The Senate voted overwhelmingly yesterday to revamp the structure of the nation’s intelligence community by creating a national intelligence director, a counterterrorism center and other agencies in response to the Sept. 11, 2001, terrorist attacks.
The legislation passed 96 to 2. Hmm… that only adds up to 98 Senators. I wonder who didn’t vote on this important counterterrorism legislation? Could it be Senator Gone and Senator Goner?
Yup. That’s right. The Democratic Saviors and Presidential Wannabees Kerry and Edwards can’t be bothered to show up to vote.Read Full Post | Make a Comment ( None so far )
There are a couple of liberal websites I read; I find most of them full of vitriol and I avoid them, but some of them have polite, civil discussion. One of them is Something’s Got to Break. He’s posted an article that calls for Bush to apologize for the Iraq war.
I was intrigued by this position; I don’t think Bush has anything to apologize for. I believe, as I’m sure Bush believes, that Iraq was a danger to the US, itself, and Iraq’s neighbors, that Saddam had developed a “just-in-time” capability of WMDs, that sufficient sarin, mustard gas, and enriched uranium has been found, that stopping the torture and mass graves was a very humanitarian thing to do. That the Oil-for-Food program was making Saddam, UN and France officials rich and that’s why they still opposed force after 12 years.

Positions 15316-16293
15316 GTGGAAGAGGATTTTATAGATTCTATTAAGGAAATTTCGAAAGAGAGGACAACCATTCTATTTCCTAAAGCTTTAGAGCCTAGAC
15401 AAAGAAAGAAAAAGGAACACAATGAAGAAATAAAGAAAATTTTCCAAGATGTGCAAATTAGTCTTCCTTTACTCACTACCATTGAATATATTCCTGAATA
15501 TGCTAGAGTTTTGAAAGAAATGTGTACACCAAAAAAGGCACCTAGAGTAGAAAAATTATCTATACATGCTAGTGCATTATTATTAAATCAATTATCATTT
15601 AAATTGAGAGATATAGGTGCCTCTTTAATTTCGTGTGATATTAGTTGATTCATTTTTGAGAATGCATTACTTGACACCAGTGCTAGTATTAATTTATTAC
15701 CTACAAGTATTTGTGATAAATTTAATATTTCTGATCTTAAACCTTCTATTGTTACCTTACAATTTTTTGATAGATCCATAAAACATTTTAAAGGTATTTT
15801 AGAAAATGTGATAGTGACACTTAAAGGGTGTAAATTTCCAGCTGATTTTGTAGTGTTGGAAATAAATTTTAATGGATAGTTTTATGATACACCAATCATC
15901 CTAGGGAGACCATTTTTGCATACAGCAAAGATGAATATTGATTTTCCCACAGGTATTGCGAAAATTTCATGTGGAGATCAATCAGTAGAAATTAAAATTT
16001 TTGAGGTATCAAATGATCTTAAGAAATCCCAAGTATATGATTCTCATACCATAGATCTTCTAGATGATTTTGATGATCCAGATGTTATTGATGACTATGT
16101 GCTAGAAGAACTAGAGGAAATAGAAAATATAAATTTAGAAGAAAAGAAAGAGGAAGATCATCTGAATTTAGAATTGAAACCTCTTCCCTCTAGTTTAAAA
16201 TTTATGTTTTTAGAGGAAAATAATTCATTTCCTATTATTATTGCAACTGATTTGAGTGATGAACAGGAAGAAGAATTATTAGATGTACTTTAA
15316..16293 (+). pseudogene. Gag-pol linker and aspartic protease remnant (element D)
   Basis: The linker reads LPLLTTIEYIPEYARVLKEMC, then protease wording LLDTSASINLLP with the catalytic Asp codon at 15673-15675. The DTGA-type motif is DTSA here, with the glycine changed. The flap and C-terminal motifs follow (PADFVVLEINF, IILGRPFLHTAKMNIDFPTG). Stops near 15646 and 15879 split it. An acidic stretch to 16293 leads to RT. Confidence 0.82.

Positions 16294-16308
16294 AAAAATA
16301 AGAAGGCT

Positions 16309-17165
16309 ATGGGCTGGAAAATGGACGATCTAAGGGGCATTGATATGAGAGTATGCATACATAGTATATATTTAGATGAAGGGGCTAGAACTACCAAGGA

In short, America did what America does best; they liberated a country and are now rebuilding it. No other country that I know of would have attempted such a thing without also attempting to lay claim to Iraq’s soveriegnty.
Something’s Got to Break has also linked to a Dallas News “conservative political columnist and Bush supporter” to call for the apology. After reading the article, he doesn’t sound very conservative to me, but basically he hinges the whole call for apology on a Washington Post poll that says only 45% of the public think the war was worth fighting versus 57% a year ago. I think that could be attributed to a number of things; partially hindsight on the poor quality of our intelligence, but also the unrelentless negativity from the media. If you read most of the liberal news, you’d think there was no evidence of WMD’s, that Americans were happily killing babies in the US quest for more oil. The news doesn’t portray any of the positives; the statues Iraqis have built in praise of American soldiers, the new schools America is building, the Baghdad stock market opening last week (and half of the floor traders are Iraqi women). News like that barely gets mentioned, if at all.
Anyway, if you’d like a more liberal view of the world than can be found here, but a polite, civil, liberal view, I think Something’s Got to Break might fit your needs. I disagree with almost everything he says, but he’s mostly polite about it.Read Full Post | Make a Comment ( None so far )